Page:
On March 12, Morpeth Camera Club welcomed Lynda Golightly from Consett & District Photographic Society, who announced the results of the 2nd Open Projected Digital Image competition.
Lynda enjoys travel, street and documentary photography, especially anything quirky, and finds that review and critique has helped her improve her own work.
Having looked through the 67 entries, she liked the documentary style of a sheep being groomed for competition, symmetrical archways and repetition of shapes in the Mayakovskaya metro station, and a pristine gerbera flower.
Images of Kelpies, futuristic walkways, street scenes and castles were included, and she appreciated the distressed houses and doorways, spiral stairways and quirky wall art.
When coming across an image of the Cragside Monster, an ornate carving in the grounds, she advised that when photographing other people’s artwork it was important to make it your own.
A triptych of wool in its stages, in strands, plaited and knitted into a garment, caught her eye.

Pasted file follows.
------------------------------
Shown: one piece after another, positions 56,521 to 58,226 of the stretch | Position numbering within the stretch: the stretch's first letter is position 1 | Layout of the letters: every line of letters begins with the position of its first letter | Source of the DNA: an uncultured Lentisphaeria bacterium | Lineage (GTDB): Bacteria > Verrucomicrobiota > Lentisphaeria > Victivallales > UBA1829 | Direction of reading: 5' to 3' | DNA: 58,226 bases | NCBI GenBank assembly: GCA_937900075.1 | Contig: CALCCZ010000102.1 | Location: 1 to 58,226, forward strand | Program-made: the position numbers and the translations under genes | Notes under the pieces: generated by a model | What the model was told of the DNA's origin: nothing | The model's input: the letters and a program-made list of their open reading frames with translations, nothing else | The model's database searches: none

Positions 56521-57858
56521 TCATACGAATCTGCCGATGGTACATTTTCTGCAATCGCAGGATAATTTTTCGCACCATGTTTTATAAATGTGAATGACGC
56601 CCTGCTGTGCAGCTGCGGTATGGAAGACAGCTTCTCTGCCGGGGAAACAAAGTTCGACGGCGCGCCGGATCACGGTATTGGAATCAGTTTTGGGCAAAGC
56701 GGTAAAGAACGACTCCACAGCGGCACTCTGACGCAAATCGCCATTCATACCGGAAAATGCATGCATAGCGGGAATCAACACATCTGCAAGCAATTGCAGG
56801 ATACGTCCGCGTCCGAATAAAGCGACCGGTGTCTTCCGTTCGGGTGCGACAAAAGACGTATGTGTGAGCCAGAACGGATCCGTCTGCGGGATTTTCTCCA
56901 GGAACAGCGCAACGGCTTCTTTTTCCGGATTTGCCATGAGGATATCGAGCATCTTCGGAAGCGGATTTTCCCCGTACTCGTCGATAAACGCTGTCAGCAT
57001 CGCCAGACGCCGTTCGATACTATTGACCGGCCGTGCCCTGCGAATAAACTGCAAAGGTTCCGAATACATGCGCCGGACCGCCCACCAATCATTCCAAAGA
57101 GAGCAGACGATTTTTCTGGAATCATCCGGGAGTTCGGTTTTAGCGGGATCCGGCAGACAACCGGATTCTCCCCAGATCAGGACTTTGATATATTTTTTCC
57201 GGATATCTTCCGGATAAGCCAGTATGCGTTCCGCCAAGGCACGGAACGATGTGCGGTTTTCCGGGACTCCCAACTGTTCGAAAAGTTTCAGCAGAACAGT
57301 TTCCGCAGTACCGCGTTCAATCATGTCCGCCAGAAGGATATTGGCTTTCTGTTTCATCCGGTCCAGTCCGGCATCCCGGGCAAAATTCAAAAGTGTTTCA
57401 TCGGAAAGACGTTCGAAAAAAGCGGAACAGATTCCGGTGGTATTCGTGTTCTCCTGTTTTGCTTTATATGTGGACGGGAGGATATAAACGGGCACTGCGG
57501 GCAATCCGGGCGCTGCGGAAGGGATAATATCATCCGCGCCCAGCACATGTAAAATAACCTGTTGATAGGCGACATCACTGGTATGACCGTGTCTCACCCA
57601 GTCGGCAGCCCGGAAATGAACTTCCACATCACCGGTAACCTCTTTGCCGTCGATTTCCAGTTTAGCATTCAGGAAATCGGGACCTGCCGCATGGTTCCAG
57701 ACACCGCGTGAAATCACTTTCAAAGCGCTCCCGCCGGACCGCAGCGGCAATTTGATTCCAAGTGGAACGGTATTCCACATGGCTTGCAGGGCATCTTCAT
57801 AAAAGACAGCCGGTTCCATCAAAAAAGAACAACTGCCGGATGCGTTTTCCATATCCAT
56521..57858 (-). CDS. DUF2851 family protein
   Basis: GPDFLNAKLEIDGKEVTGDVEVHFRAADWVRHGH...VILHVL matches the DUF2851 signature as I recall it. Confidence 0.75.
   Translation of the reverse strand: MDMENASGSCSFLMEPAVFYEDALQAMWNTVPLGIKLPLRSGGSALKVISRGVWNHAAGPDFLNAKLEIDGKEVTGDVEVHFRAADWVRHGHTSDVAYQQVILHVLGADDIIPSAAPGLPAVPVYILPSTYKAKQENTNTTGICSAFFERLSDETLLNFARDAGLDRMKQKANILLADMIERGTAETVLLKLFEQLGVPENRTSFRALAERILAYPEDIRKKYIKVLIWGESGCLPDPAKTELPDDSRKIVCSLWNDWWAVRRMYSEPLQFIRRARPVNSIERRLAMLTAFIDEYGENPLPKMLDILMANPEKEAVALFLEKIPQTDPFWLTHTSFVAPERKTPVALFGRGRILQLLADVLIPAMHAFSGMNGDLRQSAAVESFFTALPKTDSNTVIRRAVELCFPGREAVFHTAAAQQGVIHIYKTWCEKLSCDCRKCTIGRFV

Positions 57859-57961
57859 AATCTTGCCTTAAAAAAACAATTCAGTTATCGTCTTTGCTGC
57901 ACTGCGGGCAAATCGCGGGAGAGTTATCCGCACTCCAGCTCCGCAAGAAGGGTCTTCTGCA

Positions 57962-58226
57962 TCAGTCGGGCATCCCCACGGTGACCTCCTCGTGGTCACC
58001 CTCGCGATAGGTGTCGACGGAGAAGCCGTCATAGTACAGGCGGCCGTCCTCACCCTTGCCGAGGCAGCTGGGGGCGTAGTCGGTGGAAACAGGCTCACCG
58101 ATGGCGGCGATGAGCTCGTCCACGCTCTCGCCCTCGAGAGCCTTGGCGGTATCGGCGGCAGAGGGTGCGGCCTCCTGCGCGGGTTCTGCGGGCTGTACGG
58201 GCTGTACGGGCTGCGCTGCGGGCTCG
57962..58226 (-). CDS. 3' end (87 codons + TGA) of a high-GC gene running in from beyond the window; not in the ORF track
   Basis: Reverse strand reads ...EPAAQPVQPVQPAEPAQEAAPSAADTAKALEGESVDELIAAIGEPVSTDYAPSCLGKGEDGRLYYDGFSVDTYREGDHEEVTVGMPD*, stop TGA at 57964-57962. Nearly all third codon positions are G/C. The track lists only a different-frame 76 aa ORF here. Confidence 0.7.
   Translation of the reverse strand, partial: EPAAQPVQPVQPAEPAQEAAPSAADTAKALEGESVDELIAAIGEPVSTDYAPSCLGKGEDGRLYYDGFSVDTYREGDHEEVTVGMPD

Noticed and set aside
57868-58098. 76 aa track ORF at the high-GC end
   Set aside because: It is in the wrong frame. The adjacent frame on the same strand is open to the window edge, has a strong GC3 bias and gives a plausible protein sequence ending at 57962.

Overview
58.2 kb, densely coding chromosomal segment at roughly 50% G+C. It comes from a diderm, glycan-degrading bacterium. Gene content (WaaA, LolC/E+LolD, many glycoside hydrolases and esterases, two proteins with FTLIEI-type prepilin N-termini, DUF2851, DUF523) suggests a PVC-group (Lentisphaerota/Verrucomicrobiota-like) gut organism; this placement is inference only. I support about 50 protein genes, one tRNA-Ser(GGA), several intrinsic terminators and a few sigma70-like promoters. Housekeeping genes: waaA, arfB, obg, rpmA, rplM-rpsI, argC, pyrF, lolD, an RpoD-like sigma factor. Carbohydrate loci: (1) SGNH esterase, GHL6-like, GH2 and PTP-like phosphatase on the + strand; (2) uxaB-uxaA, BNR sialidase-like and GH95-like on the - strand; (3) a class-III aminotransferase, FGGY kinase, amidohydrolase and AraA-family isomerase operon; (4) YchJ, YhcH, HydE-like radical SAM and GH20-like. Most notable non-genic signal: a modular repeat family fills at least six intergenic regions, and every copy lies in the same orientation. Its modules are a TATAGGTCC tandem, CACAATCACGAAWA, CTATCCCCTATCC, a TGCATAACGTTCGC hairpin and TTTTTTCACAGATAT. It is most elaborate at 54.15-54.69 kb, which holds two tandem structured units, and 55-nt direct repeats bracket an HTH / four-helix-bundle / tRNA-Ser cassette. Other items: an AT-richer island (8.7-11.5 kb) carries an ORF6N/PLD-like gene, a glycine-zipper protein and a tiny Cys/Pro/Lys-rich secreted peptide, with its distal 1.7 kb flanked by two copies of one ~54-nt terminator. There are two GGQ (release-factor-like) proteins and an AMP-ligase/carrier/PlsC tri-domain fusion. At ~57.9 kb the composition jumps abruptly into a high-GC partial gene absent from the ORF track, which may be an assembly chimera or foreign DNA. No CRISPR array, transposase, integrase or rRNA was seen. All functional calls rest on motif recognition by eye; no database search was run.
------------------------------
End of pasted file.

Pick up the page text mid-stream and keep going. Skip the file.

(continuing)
Morpeth’s fuel pumps at Fairmoor, an Indian potter, The Hive at Kew Gardens and rock pools at Cresswell were among the eclectic subjects.
Lynda stressed that when dealing with minimalism, make sure the image is very simple, with no distractions.
There were instances where she could have suggested a tight crop, which rids the scene of unwanted elements and adds drama.
Rusty locks, pristine white parasols, ducks on ice and a compilation of images of a lunar eclipse followed.
Highly commended were Autumn Stroll by Dave Bisset, with rim lit people walking through foliage; Nuthatch by Glyn Trueman, with detailed plumage; Orchid Abstract by Pat Wood, which was different, with a rim light that picked out the detail; and Big Elterwater Blue by Brian Morris, of the evening blue hour.
Fifth was Blyth Pier, Stormy Day by Paul Saint, waves rolling to the beach with a heavy sky, which was nicely balanced. In fourth was Plane Tree Bark by Stephen Perry, which had texture, pattern and contrast.
Abandoned Beauty by Davy Bolam came third; a corridor with red doors repeated on either side leading to a red door at the end, which Lynda admired for its harsh, grungy textures.
Second was Glyn Trueman with York Minster, an alternate view, which was skilfully done, the symmetry was spot on and it had something different.
In first place was Abstract 24 by Peter Downs, a wintry scene of ice and frozen grasses, which the judge admired it for its painterly effect and repetition of colours.
PDI Competition Secretary Davy Bolam thanked Lynda, adding that both established and new members would have learned from her comments.